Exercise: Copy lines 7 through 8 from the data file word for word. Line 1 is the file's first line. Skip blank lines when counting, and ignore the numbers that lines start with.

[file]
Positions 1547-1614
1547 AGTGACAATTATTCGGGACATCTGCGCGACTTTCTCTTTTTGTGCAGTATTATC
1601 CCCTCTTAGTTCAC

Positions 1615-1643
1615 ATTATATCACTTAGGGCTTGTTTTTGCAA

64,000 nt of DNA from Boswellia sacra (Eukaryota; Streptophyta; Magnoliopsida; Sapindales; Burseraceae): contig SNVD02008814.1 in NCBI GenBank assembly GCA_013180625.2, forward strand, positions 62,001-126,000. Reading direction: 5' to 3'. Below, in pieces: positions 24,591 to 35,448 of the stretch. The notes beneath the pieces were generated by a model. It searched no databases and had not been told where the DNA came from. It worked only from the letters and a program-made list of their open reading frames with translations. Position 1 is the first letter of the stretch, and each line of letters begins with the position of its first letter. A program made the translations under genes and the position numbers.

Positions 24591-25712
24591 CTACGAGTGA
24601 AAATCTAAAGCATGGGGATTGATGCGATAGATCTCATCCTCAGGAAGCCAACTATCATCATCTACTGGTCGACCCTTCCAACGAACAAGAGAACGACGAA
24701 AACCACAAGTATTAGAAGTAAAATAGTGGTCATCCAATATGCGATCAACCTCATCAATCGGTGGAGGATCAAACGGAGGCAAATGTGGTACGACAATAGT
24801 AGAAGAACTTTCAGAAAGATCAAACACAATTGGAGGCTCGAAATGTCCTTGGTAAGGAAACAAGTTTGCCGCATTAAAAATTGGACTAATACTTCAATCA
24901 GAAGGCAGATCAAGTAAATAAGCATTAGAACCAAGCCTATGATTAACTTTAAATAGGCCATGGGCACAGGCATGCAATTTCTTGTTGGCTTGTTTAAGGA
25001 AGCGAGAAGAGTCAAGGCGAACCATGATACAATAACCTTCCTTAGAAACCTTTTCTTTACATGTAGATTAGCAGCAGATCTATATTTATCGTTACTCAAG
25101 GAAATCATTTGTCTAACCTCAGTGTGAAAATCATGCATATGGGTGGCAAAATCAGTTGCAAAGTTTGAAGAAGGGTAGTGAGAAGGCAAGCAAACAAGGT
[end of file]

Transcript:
Positions 24591-25712
24591 CTACGAGTGA